July 30, 2021

Volume XI, Number 211

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U.S. Customs and Border Protection Failed to Adequately Secure and Protect Traveler Data

This week, the Department of Homeland Security’s inspector general said in an oversight report that U.S. Customs and Border Protection (CBP) officials have failed to use adequate cybersecurity measures and safeguards to protect travelers’ data. The report says that from July 2017 to December 2019, personal data was left vulnerable to hackers in the Mobile Passport Control (MPC) app used by over 10 million U.S. and Canadian citizens. Specifically, the agency did not conduct security and privacy reviews/assessments, nor implement protective hardware/ software settings.

The report surmises, “Unless CBP addresses these cybersecurity vulnerabilities, MPC apps and servers will remain vulnerable, placing travelers’ [personal information] at risk of exploitation.”

The Office of the Inspector General made the following eight recommendations, which the CBP agreed to implement:

1: Update policies and procedures to ensure CBP scans all app update versions and that they are scanned prior to release by developers.

2: Update policies and procedures to codify scan processes and define the roles and responsibilities necessary to ensure scans are complete as required, and review those scan results for vulnerabilities.

3: Update the policies and procedures to include processes to conduct required security and privacy compliance reviews on a specific schedule and timeframe, track reviews completed, and centrally store review documentation.

4: Receive all necessary information from developers to complete an adequate privacy and security assessment.

5: Develop a capability to review access logs, define the periodic review time frame, and perform the required reviews according to the defined time frame.

6: Complete the required privacy evaluation review.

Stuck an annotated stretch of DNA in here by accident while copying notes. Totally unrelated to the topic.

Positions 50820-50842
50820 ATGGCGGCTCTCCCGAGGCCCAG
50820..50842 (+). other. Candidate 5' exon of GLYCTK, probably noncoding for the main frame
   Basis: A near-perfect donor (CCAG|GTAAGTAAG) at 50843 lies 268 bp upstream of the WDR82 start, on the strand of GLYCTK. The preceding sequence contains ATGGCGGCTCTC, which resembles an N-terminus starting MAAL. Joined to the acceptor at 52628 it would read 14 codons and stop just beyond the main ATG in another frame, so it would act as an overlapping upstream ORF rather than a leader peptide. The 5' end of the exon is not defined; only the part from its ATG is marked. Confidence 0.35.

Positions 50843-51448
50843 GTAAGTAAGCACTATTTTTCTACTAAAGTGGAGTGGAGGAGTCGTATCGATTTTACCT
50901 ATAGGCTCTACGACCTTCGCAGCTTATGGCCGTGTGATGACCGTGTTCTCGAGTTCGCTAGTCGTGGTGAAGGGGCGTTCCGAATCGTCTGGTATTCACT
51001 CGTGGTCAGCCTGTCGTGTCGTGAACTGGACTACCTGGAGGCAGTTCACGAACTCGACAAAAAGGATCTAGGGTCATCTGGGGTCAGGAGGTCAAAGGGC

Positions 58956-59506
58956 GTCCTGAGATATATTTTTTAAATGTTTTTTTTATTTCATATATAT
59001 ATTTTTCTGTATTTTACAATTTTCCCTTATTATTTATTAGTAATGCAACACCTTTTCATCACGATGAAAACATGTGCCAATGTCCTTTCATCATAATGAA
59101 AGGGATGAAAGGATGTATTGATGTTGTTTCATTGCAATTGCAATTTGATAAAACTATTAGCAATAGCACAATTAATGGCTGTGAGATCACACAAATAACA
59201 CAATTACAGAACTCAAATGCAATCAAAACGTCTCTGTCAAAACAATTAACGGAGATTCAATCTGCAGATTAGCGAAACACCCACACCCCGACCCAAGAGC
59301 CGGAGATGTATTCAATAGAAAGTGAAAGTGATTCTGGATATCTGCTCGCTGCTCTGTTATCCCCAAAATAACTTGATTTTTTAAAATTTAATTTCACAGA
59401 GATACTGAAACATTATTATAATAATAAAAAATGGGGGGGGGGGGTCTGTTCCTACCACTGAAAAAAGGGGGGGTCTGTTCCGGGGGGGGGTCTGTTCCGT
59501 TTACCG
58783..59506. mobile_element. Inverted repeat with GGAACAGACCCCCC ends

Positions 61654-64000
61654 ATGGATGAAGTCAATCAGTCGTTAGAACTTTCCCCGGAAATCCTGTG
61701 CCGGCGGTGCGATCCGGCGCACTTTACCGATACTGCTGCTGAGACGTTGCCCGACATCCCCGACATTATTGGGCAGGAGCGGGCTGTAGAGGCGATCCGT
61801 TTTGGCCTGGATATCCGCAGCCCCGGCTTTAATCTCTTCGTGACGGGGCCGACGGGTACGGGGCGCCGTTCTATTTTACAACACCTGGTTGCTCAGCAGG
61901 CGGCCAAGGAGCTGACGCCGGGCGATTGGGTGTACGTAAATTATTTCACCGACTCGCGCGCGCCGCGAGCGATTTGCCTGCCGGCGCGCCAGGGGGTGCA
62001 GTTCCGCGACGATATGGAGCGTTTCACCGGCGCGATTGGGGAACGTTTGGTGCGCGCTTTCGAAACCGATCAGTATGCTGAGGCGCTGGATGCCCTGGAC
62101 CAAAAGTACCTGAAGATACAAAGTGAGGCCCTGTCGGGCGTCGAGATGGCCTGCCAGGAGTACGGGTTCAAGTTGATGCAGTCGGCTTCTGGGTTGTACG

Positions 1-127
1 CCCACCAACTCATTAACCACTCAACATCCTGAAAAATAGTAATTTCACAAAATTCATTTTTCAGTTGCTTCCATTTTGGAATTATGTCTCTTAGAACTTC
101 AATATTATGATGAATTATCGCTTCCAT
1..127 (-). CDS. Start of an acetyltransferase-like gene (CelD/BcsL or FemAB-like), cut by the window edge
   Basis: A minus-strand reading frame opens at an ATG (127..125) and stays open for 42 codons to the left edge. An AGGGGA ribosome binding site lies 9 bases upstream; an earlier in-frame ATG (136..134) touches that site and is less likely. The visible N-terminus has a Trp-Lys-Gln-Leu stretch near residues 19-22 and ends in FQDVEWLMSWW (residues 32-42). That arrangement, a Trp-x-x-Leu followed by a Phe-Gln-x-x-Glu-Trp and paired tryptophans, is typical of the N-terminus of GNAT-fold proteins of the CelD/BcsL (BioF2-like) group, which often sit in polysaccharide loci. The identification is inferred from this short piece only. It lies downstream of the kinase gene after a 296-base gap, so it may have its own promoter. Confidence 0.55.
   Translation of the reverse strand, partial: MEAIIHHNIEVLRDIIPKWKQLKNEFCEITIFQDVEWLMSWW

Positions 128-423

7: Update the policies and procedures to include a process to conduct internal audits and perform the required audits.

8: Adhere to DHS policy and fully implement the Defense Information Systems Agency Security Technical Implementation Guide control categories for the servers supporting the MPC program, request waivers as appropriate, or fully document any exception obtained when deviating from policy requirements.

View the full report here.

Copyright © 2021 Robinson & Cole LLP. All rights reserved.National Law Review, Volume XI, Number 203
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About this Author

Kathryn Rattigan Attorney Cybersecurity Data Privacy
Associate

Kathryn Rattigan is a member of the firm's Business Litigation Group and Data Privacy + Cybersecurity Team. She advises clients on data privacy and security, cybersecurity, and compliance with related state and federal laws. Kathryn also provides legal advice regarding the use of unmanned aerial systems (UAS, or drones) and Federal Aviation Administration (FAA) regulations. She represents clients across all industries, such as insurance, health care, education, energy, and construction.

Data Privacy and Cybersecurity Compliance

Kathryn helps clients comply...

401-709-3357
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